GLOVERSVILLE – The city Common Council is set to hold public hearings Tuesday night for the direct sale of eight properties for a combined $84,275 from the city’s newly formed Property Dispensation Committee.
In May, for the first time in the city’s history, the council approved the purchase of 10 city properties that had been taken by property tax foreclosure in 2020 by Fulton County for a total cost to the city of $145,404.
Gloversville gave up its property tax foreclosure power to Fulton County around this past turn of the century. The city’s finances have benefitted from not having to make the Gloversville Enlarged School District whole for unpaid property taxes, a requirement of any foreclosing government. But it has suffered since then from a lack of control over the fate of the city’s tax delinquent parcels, leaving many properties vulnerable to land speculators at Fulton County’s annual foreclosure auction.
Mayor Vince DeSantis’ administration created the city’s first Property Dispensation Committee in May as a tool for attempting to steer properties that can be rehabilitated toward more responsible owners. The city paid the county the amount of taxes owed for all of the properties except 48 Spring St., which has a costly demolition associated with it.
Since then the Property Dispensation Committee has gone through a process to sell some of the parcels, as well as a few other pieces of land acquired at different times by the city. Tonight the final sale of these parcels will be voted on by the council:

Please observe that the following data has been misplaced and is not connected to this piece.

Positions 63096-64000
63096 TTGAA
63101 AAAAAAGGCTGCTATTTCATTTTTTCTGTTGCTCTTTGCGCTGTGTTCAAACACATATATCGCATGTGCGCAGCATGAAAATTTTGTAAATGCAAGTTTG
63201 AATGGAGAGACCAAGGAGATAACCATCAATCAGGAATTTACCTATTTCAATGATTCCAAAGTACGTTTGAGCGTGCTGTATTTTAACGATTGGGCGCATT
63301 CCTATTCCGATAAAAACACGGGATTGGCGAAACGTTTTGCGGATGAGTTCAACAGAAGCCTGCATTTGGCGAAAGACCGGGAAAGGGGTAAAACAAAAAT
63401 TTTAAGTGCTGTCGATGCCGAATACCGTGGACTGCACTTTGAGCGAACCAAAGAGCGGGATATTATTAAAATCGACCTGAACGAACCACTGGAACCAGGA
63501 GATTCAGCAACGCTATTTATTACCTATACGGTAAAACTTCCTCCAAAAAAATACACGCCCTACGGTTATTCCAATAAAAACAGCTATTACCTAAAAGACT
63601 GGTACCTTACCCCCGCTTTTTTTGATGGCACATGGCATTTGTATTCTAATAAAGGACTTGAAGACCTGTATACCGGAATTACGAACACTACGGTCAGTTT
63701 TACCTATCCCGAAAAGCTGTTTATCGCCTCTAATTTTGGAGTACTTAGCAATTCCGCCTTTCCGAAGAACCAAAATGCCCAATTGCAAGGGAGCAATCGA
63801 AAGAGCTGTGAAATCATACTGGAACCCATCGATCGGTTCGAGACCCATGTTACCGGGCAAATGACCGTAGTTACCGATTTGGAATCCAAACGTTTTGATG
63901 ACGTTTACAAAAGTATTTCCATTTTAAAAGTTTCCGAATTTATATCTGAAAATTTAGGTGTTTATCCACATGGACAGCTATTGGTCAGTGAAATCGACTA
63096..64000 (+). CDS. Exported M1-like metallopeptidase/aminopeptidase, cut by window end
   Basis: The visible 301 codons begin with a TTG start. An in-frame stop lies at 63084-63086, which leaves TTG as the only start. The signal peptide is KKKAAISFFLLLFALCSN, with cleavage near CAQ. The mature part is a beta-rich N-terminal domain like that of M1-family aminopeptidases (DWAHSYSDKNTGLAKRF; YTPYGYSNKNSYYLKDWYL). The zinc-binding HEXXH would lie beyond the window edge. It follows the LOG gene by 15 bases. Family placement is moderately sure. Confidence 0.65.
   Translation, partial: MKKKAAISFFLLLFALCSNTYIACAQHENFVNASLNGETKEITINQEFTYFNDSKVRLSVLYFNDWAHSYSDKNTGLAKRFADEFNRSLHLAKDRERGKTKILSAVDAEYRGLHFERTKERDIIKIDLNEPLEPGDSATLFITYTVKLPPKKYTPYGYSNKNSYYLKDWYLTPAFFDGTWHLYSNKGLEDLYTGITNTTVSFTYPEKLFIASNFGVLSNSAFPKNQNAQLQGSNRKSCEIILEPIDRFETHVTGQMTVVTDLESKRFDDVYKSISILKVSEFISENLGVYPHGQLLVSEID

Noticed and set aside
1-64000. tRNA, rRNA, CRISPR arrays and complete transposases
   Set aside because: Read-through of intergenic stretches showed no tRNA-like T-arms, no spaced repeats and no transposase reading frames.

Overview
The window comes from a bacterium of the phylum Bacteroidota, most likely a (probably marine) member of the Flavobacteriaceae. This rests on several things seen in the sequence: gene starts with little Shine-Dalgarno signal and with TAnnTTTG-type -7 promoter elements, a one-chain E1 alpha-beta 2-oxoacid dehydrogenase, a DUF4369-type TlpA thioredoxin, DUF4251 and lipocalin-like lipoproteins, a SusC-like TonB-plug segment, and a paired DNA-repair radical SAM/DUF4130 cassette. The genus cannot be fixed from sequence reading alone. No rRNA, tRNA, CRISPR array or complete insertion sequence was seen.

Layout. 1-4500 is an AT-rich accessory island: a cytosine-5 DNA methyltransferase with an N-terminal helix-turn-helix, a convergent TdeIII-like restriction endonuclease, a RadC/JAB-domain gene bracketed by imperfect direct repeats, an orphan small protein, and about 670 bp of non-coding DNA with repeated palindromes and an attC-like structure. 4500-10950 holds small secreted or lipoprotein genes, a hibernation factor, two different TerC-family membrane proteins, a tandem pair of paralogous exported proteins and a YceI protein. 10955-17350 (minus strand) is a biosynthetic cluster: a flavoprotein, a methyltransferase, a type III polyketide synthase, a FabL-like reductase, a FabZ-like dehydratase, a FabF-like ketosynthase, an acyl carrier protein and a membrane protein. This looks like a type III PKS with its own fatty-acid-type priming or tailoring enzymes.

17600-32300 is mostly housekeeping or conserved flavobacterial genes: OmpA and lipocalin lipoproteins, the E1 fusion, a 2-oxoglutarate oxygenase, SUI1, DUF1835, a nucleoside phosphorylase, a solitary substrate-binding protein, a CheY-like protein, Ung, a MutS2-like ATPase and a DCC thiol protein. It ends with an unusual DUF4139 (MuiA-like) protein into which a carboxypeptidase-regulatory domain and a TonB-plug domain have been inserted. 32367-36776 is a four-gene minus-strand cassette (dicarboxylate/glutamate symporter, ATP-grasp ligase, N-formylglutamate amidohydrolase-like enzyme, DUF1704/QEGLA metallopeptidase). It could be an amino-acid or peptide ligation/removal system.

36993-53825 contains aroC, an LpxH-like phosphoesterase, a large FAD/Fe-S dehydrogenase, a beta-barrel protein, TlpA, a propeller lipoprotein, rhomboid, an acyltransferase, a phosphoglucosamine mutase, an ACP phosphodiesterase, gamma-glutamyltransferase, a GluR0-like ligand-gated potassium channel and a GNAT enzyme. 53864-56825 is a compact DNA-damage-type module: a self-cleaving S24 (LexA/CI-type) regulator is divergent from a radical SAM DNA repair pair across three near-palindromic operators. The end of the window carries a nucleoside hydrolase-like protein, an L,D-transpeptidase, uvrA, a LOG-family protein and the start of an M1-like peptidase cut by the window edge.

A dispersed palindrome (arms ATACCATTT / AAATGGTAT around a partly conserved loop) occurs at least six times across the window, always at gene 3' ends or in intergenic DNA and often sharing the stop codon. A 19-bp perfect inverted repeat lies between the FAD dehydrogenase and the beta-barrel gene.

• 48 Spring Street to JPAK Holdings for $3,000, up from zero dollars paid by the city.
• 68 and 68 1/2 E. Fulton Street to Gloversville Public Library for $4,250.
• 86 E. Fulton Street to Jenna Patterson for $25,000, up from $20,865 paid by the city.
• 200-202 S. Kingsboro Ave. to Alexander Luciano and Ines Rizo-Luciano for $14,500, up from $12,748 paid by the city.
• 211-213 N. Main St. to William J. Vannostrand for $4,000.
• 5-7 Nassau St. to Tarik Turner for $10,500, up slightly from $10,160 paid by the city.
• 37 E. 8th Ave. to David Connolly and Jennifer Connolly for$24,500, up slightly from $24,324 paid by the city.
• 34 5th St. to David Wokaty for $1,000.
• 39 Maple St. to Stanley Scarano for $1,525.
The Property Dispensation Committee has, so far, enjoyed bipartisan support. The committee is chaired by Councilman-at-large William Rowback Jr., who is also the Republican candidate for mayor in November. The other members of the committee include: City Assessor Joni Dennie, 1st Ward Councilwoman Marcia Weiss, City Building Inspector David Fox and the head of the city’s Community Development Agency Nick Zabawsky, who is also a grant writer for the city and oversees federal grant money obtained by the city, some of which can be used for housing rehabilitation. Zabawsky also serves on the city of Amsterdam’s Property Dispensation Committee.
The direct sale of the properties requires at least three-fourths of the council members in office to vote in favor of the sale, which equals six yes votes. The council is set to meet at 6 p.m.